Welcome back, Roots Family! Roots kick their season off on the road with a trip down San Antonio-way where they will face the defending champions San Antonio F.C. at 5:30 p.m. Pacific Time on March 11, 2023 at Toyota Field. There’s folks meeting to watch at least at Old Kan in West Oakland, and you can catch the game at any of the Roots’ pub partners.
The Roots last faced San Antonio in the conference semi-finals, also at Toyota Field. In that match the Roots took a beating, which I will look at below, but this is a new-look Roots, including with the active manager’s input in transfers. Plus, weird stuff happens in week 1. Still, make sure the action is really good before you bet on the Roots in this one.
Here’s to Daddy Klaxton, may his name forever stand;
will he be remembered through parts of all our land;
his earthly race is over, the curtain round him falls;
we’ll carry him on to victory on the Wabash Cannonball
This week’s song is in honor of my father, who passed away last week at the age of 78. He was a big Pete Seeger fan, and fan of this song in particular, although he maintains I was not named after Seeger. I was able to be home with him and my mother in Mobile. My dad was a great guy. He was supportive and caring my whole life and he made a lot of sacrifices to get me where I am now. The two big new joys in his life the last several years were his grandkids—my nieces and nephews—and soccer. He started watching the premier league around 2018 and the last two years was watching 2-3 matches per weekend, favoring Manchester City (a total glory chaser, but he loved watching Kevin de Bruyne, and how can you blame him?). I managed to wheedle him into following the Roots, as difficult as that is remotely. He read RootsBlog to support me, even though he understood few of my references (not like you, dear reader, who gets all of them because the references are timely and insightful and you’re urbane and sophisticated). He was at the 2021 game at Merritt College against Galaxy II when the Roots turned that season around, and at an otherwise forgettable game last summer against Lights at Laney. Just this past Christmas we went to Oaklandish to get him a new Roots hat, as he’d lost his last one, and he was wearing it proudly every day–the Roots’ primary ambassador to Lower Alabama. I had hoped to spend this week teaching him to use his new ESPN+ account so he could watch the Roots weekly. I miss him terribly already. He was just the best. I think the world is better for him having been in it.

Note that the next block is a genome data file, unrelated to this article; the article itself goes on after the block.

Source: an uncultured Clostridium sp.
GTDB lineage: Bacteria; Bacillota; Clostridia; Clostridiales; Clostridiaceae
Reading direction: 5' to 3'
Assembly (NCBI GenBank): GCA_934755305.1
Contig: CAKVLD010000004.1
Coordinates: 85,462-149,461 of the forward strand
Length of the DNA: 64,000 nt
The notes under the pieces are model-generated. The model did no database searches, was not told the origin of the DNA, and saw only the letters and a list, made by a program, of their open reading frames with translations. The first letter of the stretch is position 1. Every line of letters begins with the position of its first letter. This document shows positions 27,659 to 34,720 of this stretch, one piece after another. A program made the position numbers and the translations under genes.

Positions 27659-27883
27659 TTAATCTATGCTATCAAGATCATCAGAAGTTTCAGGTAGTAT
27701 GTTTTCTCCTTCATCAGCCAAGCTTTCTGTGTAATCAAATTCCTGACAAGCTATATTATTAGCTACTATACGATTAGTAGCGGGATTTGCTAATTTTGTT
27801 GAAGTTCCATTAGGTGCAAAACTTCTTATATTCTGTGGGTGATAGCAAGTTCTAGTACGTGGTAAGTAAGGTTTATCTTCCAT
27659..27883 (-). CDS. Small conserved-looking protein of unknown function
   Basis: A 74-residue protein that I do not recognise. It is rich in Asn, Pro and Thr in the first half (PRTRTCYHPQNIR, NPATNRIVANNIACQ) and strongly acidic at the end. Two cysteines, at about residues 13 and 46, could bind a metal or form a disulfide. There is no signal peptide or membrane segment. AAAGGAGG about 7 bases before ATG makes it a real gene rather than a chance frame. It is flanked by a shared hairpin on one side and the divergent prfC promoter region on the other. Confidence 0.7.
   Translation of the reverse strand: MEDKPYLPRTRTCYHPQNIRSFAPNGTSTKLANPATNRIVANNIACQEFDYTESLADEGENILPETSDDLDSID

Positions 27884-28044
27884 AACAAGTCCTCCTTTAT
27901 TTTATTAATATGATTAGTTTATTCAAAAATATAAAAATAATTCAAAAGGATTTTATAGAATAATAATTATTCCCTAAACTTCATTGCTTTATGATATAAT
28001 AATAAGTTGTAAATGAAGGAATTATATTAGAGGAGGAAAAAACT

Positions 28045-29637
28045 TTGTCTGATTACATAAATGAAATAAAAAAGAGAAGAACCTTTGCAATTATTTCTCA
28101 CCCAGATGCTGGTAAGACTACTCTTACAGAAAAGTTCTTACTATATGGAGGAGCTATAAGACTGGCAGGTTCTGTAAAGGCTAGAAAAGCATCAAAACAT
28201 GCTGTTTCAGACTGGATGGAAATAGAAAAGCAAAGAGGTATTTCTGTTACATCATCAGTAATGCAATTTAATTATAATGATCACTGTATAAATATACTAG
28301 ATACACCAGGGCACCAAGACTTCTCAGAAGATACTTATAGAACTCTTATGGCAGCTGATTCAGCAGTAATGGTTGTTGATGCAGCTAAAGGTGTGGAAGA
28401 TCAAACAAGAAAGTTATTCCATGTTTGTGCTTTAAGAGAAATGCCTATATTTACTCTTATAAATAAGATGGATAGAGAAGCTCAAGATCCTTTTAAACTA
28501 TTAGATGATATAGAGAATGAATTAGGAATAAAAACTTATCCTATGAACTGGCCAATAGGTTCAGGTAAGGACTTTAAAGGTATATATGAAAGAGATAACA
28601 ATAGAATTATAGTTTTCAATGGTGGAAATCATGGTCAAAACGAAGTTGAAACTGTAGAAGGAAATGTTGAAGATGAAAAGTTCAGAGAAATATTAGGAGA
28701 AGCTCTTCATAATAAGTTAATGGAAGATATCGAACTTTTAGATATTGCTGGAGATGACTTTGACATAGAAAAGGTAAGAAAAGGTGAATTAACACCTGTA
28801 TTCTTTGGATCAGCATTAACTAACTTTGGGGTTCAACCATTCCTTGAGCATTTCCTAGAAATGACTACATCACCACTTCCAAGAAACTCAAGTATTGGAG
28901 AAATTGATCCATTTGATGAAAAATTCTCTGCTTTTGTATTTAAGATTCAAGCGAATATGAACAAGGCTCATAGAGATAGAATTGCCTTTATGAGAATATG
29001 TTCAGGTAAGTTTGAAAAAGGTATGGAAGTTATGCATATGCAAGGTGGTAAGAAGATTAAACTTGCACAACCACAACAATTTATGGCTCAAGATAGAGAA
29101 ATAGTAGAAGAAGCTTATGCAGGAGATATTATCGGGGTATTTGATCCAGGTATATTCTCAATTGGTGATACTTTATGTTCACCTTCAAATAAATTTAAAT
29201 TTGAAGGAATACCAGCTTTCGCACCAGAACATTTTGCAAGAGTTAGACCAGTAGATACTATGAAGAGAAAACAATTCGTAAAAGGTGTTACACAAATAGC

Having played the Roots three times last season, I will refer you back to my prior discussion of San Antonio FC. Many teams would be thrilled to have within their organization some of the greatest athletes in the history of France and Argentina. Luckily for us, that’s PSG in soccer, and SAFC only in the 2000s NBA.
Forced jokes aside, San Antonio are the class of the USL. They were decent in their first season in 2016, good in 2017, and decent in 2018 and 2019. In 2020, San Antonio finished 10-3-3, good enough for third in the Western Conference, but fell to New Mexico United 1-0 in extra time in the first round. In 2021, San Antonio went 14-10-8, finishing second in the Mountain division behind an unstoppable El Paso team (loljk). San Antonio knocked off San Diego Loyal in the first round, 2-0, and RGV Toros in the second round 3-1, to earn the right to travel to Orange County. Fresh off their shootout victory over Oakland, Orange County took San Antonio to another shootout and again emerged victorious.
Last season, San Antonio won the newly reborn Western Conference with a stunning 24-5-5 record, 31 points ahead of the Roots in the last playoff spot. That earned San Antonio a bye, which might have helped the Roots carry momentum into the game but instead meant that San Antonio was freshly rested to pummel the Roots, soundly beat Switchbacks in the Conference Finals, and soundly beat Louisville City for the USL crown. San Antonio’s attack last season put up 54 goals in the regular season, which was good, about comparable to the Roots. However, they conceded only 26, which is 7 better than Sacramento (2nd in the Western Conference), and another 6 goals clear of the next best defense in the West.
San Antonio is doing a special “REDOUT” kit this year:
The kit is fine, I suppose, but I’ll confess I read it as “redoubt” the first several times, which is a word a learned primarily playing Skyrim and I’m hoping as many as five (5) readers will have learned it there as well [I guess I thought it might be an Alamo thing? Idk].